Asked to label the phenomenon he helped kick off, Stenson was stumped. “A modern classic with a long history?” he suggested. “A dormant hidden gem?” In the end, he admitted that the Last Word was “unique in cocktail history.”

Since the Last Word exploded, the list of cocktails that have followed in its path has only grown. A recent addition is the El Diablo, a tequila highball from the 1940s that never had a heyday until recently, its popularity mushrooming in the wake of the agave spirits mania that has swept the world.

Reiner takes some credit for the late-arriving fame of the El Diablo. She put it on the menu at Flatiron Lounge, the pioneering cocktail bar that opened in Manhattan in 2003. She also helped make the New York Sour, a simple whiskey sour with a red wine float, the star it is today.

“I’m not sure what they should be called,” she says. “I generally do refer to these drinks as classics even though they technically aren’t. They are just old drinks that I found in books and made to see how they tasted.”

Probably no person has turned more non-entity drinks into global stars than Jeff “Beachbum” Berry, the tiki scholar and author who owns the New Orleans bar Latitude 29. If you’re drinking a Three Dots and a Dash — a cocktail made of two rums, orange and lime juice, falernum, pimento liqueur, honey, and bitters — you can thank Berry, who first printed the lost drink in his 2007 book “Beachbum Berry’s Sippin’ Safari.” The same goes for the Saturn, an omnipresent potion from 1967 that lives today only because Berry glimpsed the recipe on the side of a rocks glass in an antique store.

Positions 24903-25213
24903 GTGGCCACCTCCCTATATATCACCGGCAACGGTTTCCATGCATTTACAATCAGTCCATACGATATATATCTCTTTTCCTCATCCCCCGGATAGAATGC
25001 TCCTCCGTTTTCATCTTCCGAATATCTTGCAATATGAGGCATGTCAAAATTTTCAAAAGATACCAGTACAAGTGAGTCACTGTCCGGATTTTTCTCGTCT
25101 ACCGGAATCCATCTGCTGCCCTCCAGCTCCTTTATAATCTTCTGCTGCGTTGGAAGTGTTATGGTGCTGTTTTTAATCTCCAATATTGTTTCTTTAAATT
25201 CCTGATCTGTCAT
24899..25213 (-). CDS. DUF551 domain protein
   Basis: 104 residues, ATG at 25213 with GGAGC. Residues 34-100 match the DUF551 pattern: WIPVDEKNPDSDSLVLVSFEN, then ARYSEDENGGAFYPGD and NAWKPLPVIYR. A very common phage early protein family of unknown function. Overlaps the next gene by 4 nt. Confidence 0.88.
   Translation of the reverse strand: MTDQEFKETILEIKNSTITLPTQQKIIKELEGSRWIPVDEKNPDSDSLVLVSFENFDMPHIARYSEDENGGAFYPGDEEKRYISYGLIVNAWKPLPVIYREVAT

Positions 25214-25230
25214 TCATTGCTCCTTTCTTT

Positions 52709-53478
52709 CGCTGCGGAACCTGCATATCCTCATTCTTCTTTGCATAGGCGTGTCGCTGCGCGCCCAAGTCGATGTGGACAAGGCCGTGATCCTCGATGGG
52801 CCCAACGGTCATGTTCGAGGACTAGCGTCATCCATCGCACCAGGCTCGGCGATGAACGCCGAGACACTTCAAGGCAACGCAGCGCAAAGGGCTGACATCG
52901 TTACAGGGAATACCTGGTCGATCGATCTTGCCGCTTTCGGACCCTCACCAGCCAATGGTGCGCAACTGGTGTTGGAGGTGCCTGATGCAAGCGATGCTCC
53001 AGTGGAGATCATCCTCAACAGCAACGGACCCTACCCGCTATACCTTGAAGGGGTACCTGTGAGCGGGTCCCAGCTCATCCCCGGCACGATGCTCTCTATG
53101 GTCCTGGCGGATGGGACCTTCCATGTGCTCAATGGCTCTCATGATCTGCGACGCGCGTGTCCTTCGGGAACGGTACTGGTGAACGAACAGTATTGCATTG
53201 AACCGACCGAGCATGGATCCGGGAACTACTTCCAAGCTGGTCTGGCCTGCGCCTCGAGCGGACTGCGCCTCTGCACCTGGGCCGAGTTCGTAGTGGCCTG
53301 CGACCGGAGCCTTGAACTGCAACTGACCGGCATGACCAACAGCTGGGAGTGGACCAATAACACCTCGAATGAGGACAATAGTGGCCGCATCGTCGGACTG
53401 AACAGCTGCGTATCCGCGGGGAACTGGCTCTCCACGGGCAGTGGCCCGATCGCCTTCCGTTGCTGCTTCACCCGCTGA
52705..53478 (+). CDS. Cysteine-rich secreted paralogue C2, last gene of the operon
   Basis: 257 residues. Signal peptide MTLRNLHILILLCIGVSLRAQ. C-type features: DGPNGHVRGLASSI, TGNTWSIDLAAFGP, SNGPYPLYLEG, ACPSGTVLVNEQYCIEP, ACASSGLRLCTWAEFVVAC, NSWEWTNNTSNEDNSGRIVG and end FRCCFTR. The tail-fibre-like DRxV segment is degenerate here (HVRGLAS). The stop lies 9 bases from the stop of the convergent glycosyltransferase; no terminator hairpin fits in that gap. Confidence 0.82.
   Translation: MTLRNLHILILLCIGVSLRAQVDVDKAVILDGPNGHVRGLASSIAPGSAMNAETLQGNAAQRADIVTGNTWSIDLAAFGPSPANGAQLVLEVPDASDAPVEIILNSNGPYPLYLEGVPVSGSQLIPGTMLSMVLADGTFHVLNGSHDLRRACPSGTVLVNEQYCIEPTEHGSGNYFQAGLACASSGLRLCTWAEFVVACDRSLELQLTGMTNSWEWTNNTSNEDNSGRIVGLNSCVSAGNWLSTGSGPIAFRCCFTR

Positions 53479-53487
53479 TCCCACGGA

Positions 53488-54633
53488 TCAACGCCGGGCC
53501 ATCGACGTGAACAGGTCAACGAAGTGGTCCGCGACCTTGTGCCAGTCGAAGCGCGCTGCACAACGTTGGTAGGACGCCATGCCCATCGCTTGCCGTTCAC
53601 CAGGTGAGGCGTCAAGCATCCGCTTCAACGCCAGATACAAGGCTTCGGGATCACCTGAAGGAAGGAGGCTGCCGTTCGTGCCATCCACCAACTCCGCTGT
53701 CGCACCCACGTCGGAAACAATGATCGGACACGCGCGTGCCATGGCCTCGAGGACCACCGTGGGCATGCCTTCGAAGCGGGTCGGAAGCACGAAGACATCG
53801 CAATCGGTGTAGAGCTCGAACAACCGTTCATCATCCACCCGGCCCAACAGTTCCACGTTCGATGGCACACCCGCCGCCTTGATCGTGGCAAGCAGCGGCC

Berry’s biggest restoration success, however, is the Jungle Bird, a drink so popular that there are multiple bars named after it. The drink was invented at the Kuala Lumpur Hilton in 1978. Berry found the recipe in a 1989 pamphlet called “The New American Bartender’s Guide” and reprinted it in his 2002 book “Intoxica!”

A few bars served and sold the Jungle Bird in the years after Berry published it, but it didn’t take off until Richard Boccato and Giuseppe Gonzalez got a hold of it, tweaked it a bit — plugging blackstrap rum into the recipe and using less pineapple juice — and started serving it at their Lower East Side bar Painkiller. “They were the ones who codified it with a new spec,” says Berry. “It never was really a mainstream drink that was ever ordered anywhere but Malaysia.” Today, the Jungle Bird likely ranks among the top five tiki drinks ordered worldwide. Pretty good for a latecomer.

Berry doesn’t know what to call these drinks either. “It’s hard to get into a two-word description given the fact that, one, they were never famous to begin with and, two, that they were pulled out of obscurity,” he says.

Are the ranks of Last Word-esque quasi-classics going to continue to grow? There are, after all, still a lot of obscure old drinks out there, sleeping in the pages of out-of-print books just waiting for their chance to shine.

Berry isn’t so sure. “My gut feeling is this current crop of bartenders is all internet-based,” he says. “Very few of them own books and buy books. In the past, they were all bibliophiles. They were combing through anything they could get their hands on. I don’t think anyone’s doing any primary research.”

In other words: Last Word, you got lucky.